HR COLUMN Impunity against the ropes in Latin America

March 15, 2013

Students denounce former Guatemalan dictator Ríos Montt as perpetrator of genocide at the San Carlos University in Guatemala City, 2006. Photo Firetreo; public domain.

The struggle to end impunity for state violence has been a central concern of the human rights movement in Latin America for decades. Efforts by victims, rights advocates, and justice officials to promote accountability have been determined, and in many instances heroic. The results have been mixed. Many human rights abusers who once seemed untouchable are behind bars, yet others continue to live entirely beyond the reach of the law.

The countries that have made the most progress in prosecuting past atrocities include Chile and Argentina. In Chile, more than three-quarters of the 3,186 documented killings and “disappearances” during the Augusto Pinochet dictatorship (1973-1990) have been heard by courts or are pending before the courts, and more than 800 former state security agents have been charged or convicted. In Argentina, more than 250 former military and police personnel have been convicted and sentenced for “dirty war” crimes—including the former de facto president, Jorge Videla (1976-1981)–and hundreds more are facing criminal prosecution.

Elsewhere in the region, progress on prosecuting past abuses has been more limited. In Peru, for example, former President Alberto Fujimori and his intelligence chief, Vladimiro Montesinos—as well as several former army generals and members of a government death squad—are serving lengthy prison sentences for killings and “disappearances” committed in the early 1990s. Yet there has been virtually no progress in prosecuting the many serious abuses against civilians under Fujimori’s predecessors.

Brazil has only just taken its first significant steps toward addressing grave abuses during the country’s military dictatorship (1964-1985). Last May, a national truth commission began investigating abuse cases from that era. And in August, a federal judge ordered the first trial of former state agents for their alleged roles in enforced disappearances in the 1970s.

For some countries in the region, the challenge is not merely confronting the past, as serious abuses continue to occur today. In Mexico, for example, security forces waging the country’s “war on drugs” have committed widespread human rights violations, including killings, disappearances, and torture. A major reason these abuses persist is because the soldiers who commit many of them are never investigated or prosecuted by civilian authorities. Instead their cases go to the military justice system, which has consistently proven unwilling or unable to prosecute them.

In August 2012, the Mexican Supreme Court ruled that the use of military jurisdiction to prosecute a human rights violation was unconstitutional. Nonetheless, the military has stated that it will continue to claim jurisdiction over cases of alleged abuses until the Military Code of Justice is revised, and efforts to reform the code have met with stiff resistance in Mexico’s Congress.

Military justice is also a problem in Colombia, the one country in the region still plagued by an internal armed conflict. For years, Colombian law held that military abuses should be tried in civilian courts. However, the administration of President Juan Manuel Santos recently won passage of a constitutional amendment that will allow the investigation and trial of military abuses by the military justice system. The amendment could lead to the transfer of past cases from civilian prosecutors to the military justice system.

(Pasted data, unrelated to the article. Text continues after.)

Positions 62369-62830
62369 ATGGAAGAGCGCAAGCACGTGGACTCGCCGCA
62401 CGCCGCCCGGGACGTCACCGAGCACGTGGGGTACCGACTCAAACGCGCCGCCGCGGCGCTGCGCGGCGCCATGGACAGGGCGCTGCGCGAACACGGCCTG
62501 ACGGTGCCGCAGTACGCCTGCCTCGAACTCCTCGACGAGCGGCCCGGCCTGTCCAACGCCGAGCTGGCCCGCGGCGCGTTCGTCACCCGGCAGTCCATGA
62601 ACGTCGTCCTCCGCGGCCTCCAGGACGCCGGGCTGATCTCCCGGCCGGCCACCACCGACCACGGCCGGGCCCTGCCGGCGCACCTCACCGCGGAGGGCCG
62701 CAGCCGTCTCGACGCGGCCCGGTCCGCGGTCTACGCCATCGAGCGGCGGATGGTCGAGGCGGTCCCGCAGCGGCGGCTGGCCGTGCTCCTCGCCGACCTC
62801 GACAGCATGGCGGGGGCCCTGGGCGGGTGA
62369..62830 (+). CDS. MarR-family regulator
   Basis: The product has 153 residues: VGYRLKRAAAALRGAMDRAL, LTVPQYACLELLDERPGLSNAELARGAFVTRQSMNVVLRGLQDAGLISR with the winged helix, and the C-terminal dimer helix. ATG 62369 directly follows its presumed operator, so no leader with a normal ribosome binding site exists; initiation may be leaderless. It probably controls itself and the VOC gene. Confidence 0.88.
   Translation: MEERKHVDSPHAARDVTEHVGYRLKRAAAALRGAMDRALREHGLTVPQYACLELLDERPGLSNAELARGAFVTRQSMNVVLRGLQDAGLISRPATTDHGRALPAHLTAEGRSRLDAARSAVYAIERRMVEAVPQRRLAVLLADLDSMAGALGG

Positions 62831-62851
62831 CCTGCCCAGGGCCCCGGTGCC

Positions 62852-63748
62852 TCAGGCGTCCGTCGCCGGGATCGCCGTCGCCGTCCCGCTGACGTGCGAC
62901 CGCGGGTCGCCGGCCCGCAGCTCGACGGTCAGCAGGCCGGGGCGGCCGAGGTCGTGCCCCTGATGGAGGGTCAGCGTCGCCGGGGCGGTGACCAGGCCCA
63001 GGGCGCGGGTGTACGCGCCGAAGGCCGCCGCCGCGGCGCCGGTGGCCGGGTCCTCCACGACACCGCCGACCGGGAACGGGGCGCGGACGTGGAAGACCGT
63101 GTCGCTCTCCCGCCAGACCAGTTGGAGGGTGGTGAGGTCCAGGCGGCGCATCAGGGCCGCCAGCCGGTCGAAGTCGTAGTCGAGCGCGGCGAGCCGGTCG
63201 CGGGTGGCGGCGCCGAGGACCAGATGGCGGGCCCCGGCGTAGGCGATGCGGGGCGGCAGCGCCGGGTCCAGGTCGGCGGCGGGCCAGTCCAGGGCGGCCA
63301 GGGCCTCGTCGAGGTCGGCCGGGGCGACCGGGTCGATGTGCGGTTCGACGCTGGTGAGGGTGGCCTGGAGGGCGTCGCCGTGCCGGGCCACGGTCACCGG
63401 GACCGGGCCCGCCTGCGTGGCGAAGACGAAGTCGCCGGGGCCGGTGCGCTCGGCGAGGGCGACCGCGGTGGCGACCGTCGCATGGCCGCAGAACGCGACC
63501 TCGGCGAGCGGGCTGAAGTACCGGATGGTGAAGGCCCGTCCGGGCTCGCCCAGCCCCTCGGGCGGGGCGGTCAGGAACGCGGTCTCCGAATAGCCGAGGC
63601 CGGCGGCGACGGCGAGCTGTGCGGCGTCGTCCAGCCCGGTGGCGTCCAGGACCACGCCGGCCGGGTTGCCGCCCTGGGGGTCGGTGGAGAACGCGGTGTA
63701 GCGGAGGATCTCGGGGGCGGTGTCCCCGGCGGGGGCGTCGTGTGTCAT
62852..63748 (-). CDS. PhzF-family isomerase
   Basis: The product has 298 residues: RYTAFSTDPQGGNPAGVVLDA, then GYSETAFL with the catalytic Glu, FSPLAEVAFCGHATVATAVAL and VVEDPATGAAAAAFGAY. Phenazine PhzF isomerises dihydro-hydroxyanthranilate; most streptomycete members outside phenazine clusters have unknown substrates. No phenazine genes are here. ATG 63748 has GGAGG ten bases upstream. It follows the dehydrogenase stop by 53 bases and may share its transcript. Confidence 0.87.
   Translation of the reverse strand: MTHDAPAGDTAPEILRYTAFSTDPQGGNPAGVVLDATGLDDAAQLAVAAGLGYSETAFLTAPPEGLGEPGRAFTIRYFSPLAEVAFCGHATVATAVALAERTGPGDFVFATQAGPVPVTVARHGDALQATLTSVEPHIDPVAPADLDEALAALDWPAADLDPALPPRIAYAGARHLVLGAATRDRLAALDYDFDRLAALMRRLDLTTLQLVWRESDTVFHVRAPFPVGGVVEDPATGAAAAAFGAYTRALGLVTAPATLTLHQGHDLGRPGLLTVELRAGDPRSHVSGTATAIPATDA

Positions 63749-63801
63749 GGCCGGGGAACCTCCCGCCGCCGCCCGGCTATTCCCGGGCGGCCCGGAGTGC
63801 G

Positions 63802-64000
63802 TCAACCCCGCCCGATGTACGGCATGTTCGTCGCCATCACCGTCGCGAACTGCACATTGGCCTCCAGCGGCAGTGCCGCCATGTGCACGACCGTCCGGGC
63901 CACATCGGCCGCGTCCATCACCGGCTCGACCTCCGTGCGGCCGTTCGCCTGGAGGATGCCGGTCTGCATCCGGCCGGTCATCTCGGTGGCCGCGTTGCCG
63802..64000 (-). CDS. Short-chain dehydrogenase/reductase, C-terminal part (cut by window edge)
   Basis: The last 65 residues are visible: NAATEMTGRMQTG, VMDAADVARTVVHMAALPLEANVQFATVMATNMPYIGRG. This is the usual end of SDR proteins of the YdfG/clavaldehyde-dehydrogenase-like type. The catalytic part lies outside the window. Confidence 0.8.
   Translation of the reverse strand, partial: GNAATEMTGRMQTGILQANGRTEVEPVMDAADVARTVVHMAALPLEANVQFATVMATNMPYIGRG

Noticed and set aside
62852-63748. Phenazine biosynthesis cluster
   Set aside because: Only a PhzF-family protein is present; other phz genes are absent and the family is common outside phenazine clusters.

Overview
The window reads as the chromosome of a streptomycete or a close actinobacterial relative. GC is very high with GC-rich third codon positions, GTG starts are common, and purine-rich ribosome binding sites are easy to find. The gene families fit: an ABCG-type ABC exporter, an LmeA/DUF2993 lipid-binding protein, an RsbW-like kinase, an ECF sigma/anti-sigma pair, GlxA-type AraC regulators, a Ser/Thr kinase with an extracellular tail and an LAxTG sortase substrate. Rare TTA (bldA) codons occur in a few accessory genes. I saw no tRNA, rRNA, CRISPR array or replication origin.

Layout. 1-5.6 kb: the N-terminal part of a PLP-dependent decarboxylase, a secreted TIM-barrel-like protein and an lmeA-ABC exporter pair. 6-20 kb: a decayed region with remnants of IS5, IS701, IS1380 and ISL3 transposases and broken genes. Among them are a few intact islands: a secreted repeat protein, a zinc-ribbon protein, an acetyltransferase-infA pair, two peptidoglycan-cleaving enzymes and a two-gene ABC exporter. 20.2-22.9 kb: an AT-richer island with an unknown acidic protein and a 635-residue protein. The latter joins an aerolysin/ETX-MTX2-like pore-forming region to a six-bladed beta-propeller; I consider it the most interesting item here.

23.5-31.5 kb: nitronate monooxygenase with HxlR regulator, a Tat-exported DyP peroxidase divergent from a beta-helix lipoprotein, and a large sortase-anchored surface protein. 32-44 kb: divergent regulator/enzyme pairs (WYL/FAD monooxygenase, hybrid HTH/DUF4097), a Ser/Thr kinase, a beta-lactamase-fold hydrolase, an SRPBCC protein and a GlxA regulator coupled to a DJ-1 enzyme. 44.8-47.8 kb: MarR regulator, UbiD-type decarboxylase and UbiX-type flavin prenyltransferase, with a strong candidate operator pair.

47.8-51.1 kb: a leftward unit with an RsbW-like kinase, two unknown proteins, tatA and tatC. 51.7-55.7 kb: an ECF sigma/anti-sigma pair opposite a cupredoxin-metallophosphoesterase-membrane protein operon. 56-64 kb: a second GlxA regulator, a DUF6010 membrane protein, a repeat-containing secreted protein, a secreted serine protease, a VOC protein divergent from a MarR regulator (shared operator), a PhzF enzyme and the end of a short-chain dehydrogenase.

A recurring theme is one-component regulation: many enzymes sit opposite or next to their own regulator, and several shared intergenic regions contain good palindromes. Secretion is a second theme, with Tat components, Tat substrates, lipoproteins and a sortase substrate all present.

Of particular concern are the hundreds—and possibly thousands—of cases from the past decade in which military personnel murdered civilians and reported them as combatants killed in action, apparently in response to pressure to boost body counts. Civilian prosecutors have opened investigations in more than 1,700 such cases (involving approximately 3,000 victims), but have obtained convictions in fewer than 10 percent of them. If the remaining cases wind up in military courts, it is very unlikely justice will be served.

Perhaps nowhere have the obstacles to accountability been more daunting than in Guatemala. According to the country’s truth commission, as many as 200,000 people were killed during the country’s internal armed conflict, most of them civilians killed by security forces, who carried out hundreds of massacres and acts of genocide. Yet only a handful of these cases have been successfully prosecuted—and these successes have come at a considerable cost. Prosecutors have been driven into exile; witnesses have been murdered.

Despite the risks, however, victims, rights advocates and justice officials have pressed forward. Last year, Efraín Ríos Montt—a retired general who led the military regime from 1982 to 1983 that carried out hundreds of massacres of unarmed civilians—was charged with genocide and crimes against humanity. The former general is under house arrest. The progress made in this case–and in the few others that have been prosecuted–has marked a dramatic break from the climate of absolute impunity that reigned in Guatemala for decades.

Daniel Wilkinson is the Managing Director for the Americas at Human Rights Watch.